Tuesday, July 29, 2008

Oooos and Wahhhhs..

Oooo... wind blows.....

Wahhh...big santa (fountain)

Wahhh... bees in flower...

Ooooo... lorry....

Does your child uses such expression in their sentences? Reese loves them.... Anything that excites him... he will start saying Oooo or Wahh...follow by a phase... Or at times... he will laugh out loud in a funny way and then express what he saw... really funny...
I wonder when he will learn to say.... Ooooo....I love you mummy.... :)

Monday, July 28, 2008

Reese on Sunday

What is Reese doing?

Hug rocket mummy..

See... my way of hugging the rocket..

I like 'reading'..

Especially pee-a-boo books..

Reading like a pro

Since Reese's phobia..we have been skipping church for awhile... So we went to Time Square yesterday... there was a street basketball competition..lot's of people and loud music..*sigh* Reese is still afraid... but once inside... he ran freely and enjoyed his time there. We went to Borders...one of his favourite hang out really... :) He saw the Tintin display and daddy pointed out that it was a rocket and when Reese realized it... he couldn't get enough of it. He kept hugging the 'rocket' literally and kept saying "Hug rocket" and "Spin around" referring to the Tintin display. It was a good sunday thou I am down with cough and runny nose again since Friday...

Sunday, July 27, 2008

Reese on Saturday...

Nothing is more fun than playing with wheels


A cute face..

A semi dreamy face

Reese's 'house'

Watching Mickey Mouse while drinking milk in his house


Down slide...

Chubby cheeks...

Friday, July 25, 2008

How to Cut Children's Hair

This morning, I did a google search and found so many sites dedicated to cutting children's hair! I should have checked before I cut Reese's hair. Anyway... I found these videos pretty good. Check it out. :)

Video 1

Video 2

New Hair Cut by....

Mummy. :)

Reese usually will go for his monthly hair cut at a hair salon.. This time around.. I have decided to cut his hair because my mother has no time to take him to the salon. What do you think? Still need to do some touching up... It took me 3 sessions yesterday to cut his hair! And it didn't look so nice..but presentable. Next time will just go to the hair salon..

Tuesday, July 22, 2008

Kisses and Hugs I have none

How often does your child give you kisses and hugs? At what age do they do it?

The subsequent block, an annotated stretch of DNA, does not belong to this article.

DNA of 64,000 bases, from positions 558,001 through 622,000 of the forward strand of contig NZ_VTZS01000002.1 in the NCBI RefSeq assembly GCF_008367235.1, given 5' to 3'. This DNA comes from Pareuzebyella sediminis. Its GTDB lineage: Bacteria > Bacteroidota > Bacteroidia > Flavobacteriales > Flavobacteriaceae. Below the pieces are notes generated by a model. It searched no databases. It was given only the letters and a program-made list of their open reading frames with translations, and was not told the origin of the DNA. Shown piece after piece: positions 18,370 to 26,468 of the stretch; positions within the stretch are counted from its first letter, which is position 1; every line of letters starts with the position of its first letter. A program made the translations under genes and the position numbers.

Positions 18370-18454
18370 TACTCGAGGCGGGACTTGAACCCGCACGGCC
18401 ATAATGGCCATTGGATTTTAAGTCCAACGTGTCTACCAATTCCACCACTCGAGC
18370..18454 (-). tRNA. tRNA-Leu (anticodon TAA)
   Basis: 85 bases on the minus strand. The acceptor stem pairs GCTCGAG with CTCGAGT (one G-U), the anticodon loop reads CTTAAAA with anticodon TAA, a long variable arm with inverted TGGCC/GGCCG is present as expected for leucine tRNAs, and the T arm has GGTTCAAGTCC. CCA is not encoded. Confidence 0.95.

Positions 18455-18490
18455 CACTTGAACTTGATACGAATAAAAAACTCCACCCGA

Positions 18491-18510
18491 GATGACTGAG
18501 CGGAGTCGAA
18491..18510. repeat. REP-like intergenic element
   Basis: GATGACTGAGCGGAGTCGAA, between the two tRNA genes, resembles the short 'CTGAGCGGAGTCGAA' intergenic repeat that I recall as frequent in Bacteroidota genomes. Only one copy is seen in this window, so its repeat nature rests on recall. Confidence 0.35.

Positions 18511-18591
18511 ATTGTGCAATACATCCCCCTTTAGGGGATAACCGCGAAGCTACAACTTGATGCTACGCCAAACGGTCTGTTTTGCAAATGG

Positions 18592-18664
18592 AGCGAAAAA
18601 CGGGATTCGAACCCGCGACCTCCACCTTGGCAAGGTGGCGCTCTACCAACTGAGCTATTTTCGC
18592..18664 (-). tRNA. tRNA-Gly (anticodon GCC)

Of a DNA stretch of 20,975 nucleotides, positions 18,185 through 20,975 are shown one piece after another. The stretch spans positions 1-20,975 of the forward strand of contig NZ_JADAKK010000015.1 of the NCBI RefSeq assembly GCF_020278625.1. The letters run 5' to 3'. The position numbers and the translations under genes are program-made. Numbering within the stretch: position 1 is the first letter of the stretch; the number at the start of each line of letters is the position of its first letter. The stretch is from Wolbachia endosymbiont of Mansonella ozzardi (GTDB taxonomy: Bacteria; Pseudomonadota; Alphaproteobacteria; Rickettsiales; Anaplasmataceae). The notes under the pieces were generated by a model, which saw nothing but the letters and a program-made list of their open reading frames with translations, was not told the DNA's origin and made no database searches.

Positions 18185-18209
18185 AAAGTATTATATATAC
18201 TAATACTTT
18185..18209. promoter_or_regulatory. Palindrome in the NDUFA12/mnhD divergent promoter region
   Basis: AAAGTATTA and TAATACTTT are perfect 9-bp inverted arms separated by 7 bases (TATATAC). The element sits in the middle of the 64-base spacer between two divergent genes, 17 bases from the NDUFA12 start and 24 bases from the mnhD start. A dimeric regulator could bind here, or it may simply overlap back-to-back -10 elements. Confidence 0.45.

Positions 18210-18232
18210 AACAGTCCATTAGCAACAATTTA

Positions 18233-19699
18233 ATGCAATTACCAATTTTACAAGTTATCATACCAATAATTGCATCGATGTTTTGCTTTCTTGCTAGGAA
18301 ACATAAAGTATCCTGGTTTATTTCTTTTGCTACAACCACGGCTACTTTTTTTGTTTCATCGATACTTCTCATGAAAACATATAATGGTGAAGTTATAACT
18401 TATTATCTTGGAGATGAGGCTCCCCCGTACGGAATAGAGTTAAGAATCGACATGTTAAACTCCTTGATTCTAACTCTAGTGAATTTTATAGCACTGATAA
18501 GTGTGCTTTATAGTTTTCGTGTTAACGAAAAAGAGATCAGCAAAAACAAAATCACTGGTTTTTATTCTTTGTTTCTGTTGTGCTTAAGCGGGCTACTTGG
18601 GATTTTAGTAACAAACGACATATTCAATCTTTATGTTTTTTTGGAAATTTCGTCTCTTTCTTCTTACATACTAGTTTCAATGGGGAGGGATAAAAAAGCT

I always envy mummies that gets lots of kisses and hugs from their kids. My little Reese doesn't do that... is he too young? He is almost two. Maybe he doesn't know what hugs and kisses are? Not true... you see...

Last night... I said to Reese..

Mummy: Reese, give daddy a hug? How do you do that?

Reese: (Looks at daddy and then mummy and smile sheepishly)

Mummy: Reese give mummy a hug?

Reese: (climb closer to mummy then saw milk bottle in mummy's hand) Hug milk milk...

Mummy: ???$)_#$)(@#*$

Daddy and Mummy: (Laugh out loud)

Whenever I ask Reese for a kiss... the most... he will just touch my face with his hand... but when he plays with his soft toys like a bear or doggie... he will kiss them on the mouth.
The only time I can hug him for a long time is when he drinks his milk or when he is watching a program on the computer. I love giving him kisses, smelling him..even his armpits ( gross eh?) hehe..I also love nibbling his earlobes... oh..stroking him, his baby soft skin...and giving him massages... I just love him so much. Hope daddy is not jealous..haha
Talks that make sense....

Reese has been talking alot. He is able to say 4 slylabus phases. He uses alot of verbs and adjectives in his phases. He is able to communicate with us using simple phases. He is also making phases with same verbs but different nouns... He likes to talk... he likes to sing... he likes to talk and demonstrate what he is talking about!

Some of the phases that he says:

leeeff (leaves) fall down / zebra fall down / hippo fall down / ball fall down

up side down / sit down

big lantern/ big leeeff (leaves) / big ant / big santa (fountain)

small ant/ small santa (fountain)

bb(baby) fly/ kite fly / bird fly

inside trailer / inside house / inside igloo / inside pumpkin

outside trailer/ outside igloo

bb cry/ mummy cry

play hide and seek / play drum / beat drum / beat beat hand

go playground / go santa (fountain) / go see santa (fountain)

watch tv, watch aki mouse (mickey mouse)

mum mum (eat) egg / drink milk milk / eat mee mee (noodles)